Collectible Postcards in the Chrome Era (1939–Present)

Collectible Postcards in the Chrome Era

This is the third of three quick summaries of the development, marketing and collectability of Canadian postcards. Unlike the titles of the first two articles, I chose to use the adjective "collectible" instead of "antique" because chrome-era postcards haven’t really been around long enough to be classified as such. This certainly doesn’t mean that they’re not as desirable as antique postcards. In fact, if one focusses on some of the more elusive publishers, building a collection of chrome-era cards can be a satisfying and rewarding challenge. And now, let’s review the genesis of the chrome postcard, which was so named because of its connection to Kodachrome film. Note that most collectors simply refer to these cards as "chromes."

For those of us born in the 1950s, family albums chock full of black and white snapshots were the norm. After all, for a large part of that decade inexpensive colour film wasn’t available to the public. Colour photography had been around for years but the development process was complicated and expensive. This would all change in 1935. In that year the Eastman Kodak Company of Rochester, New York altered the world of colour photography forever with the development and mass marketing of Kodachrome, the first successful color film used for both cinematography and still photography. According to Wikipedia, Kodachrome was introduced in 1935 as 16 mm colour movie film, and in 1936 was made available in 8 mm movie film, and in 35 mm and 828 formats for still cameras.

Once commercial printers had access to Kodachrome film, the days of making colour postcards by retouching images taken from black & white photographs were numbered. According to the website of the New York’s Metropolitan Postcard Club, the world’s first "natural colour" postcards made from Kodachrome film were published in 1939 by the Union Oil Company of Santa Paula, California. Fortunately for Canadian collectors, Union Oil’s inaugural series of chrome postcards included a numbered 28-card set of Western Canada views. The seventh card from the set, shown as Figure 1, was originally in the Wayne Curtis collection. Interestingly, about a year before this great collector passed away, he told me that the main reason he acquired these particular cards was that he liked the Union Oil logo on their backs. He admitted that he had no idea that he was building a collection of Canada’s earliest chrome postcards.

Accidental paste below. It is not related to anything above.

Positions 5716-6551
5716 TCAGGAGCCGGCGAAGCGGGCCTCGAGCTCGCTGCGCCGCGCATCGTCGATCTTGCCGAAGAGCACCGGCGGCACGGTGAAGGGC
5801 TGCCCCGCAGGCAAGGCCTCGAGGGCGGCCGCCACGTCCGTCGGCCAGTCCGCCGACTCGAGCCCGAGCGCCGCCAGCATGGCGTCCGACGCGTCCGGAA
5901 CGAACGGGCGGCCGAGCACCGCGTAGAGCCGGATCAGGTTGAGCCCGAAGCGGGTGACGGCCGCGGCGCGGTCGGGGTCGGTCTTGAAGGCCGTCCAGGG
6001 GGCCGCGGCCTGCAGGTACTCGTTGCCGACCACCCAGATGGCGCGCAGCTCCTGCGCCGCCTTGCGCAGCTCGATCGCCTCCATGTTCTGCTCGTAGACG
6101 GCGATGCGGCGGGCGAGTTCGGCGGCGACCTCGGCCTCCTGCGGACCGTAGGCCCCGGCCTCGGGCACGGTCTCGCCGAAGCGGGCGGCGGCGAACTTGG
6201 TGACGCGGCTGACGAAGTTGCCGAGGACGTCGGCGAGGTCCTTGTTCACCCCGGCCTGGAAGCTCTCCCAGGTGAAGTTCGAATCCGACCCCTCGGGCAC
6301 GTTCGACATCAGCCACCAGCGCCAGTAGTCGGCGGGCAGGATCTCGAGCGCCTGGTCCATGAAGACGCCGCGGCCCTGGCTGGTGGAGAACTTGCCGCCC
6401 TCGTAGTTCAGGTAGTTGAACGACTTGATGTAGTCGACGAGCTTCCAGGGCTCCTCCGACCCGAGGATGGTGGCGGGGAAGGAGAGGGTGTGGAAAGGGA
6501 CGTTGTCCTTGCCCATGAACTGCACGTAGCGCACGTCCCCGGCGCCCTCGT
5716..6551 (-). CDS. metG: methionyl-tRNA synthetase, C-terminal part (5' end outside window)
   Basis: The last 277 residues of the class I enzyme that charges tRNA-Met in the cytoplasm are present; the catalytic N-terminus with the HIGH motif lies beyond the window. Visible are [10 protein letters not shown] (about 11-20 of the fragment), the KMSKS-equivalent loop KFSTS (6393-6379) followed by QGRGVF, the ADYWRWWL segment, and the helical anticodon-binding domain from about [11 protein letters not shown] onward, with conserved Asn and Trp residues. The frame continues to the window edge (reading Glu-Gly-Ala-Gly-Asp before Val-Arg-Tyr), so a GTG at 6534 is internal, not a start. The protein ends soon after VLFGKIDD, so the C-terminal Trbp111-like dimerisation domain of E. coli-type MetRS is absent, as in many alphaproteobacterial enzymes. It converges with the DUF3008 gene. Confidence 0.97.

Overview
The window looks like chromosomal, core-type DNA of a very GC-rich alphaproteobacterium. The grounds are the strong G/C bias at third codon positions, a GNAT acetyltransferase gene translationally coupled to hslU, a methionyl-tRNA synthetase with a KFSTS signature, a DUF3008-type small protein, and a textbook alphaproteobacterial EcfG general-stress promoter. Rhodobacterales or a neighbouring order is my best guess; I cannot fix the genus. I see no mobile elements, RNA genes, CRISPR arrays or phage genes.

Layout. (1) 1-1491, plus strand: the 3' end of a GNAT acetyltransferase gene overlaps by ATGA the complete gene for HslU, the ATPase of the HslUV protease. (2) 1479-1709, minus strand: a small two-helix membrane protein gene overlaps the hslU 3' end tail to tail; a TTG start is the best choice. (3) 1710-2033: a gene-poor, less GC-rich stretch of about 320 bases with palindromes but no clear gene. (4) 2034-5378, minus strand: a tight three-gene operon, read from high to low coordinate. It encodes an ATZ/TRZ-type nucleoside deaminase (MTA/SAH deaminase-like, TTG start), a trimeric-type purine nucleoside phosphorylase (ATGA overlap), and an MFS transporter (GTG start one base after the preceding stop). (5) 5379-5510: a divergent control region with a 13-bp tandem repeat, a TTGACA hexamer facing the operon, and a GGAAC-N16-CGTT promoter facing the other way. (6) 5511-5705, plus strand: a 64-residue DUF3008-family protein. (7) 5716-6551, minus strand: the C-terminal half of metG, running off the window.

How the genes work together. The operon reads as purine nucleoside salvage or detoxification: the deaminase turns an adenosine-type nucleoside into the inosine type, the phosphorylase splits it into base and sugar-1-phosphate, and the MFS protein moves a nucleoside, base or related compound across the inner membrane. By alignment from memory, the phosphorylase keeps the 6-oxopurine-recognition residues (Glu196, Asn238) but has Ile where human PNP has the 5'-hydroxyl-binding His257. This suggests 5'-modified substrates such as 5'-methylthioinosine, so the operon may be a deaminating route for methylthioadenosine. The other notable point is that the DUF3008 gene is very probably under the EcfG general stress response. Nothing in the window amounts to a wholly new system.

Figure 1. Union Oil Co. of California published this chrome postcard of B.C.’s Lake Okanagan in 1939. It’s from a 28-card set of Canada’s first natural colour cards. As such, a $15 to $20 price tag wouldn’t be unreasonable.

One could be forgiven for thinking that chrome postcards weren’t available until the late 1940s. You see, Union Oil Co.’s 1939 cards were actually part of a marketing gimmick. The plan was to issue them as freebies at Union 76 stations to promote gasoline sales in the US and Canada. Well, when gasoline rationing was implemented during the Second World War (1939–1945), there was no longer any point to the giveaway. Thus, Union Oil’s foray into the postcard business would sputter until the war was over.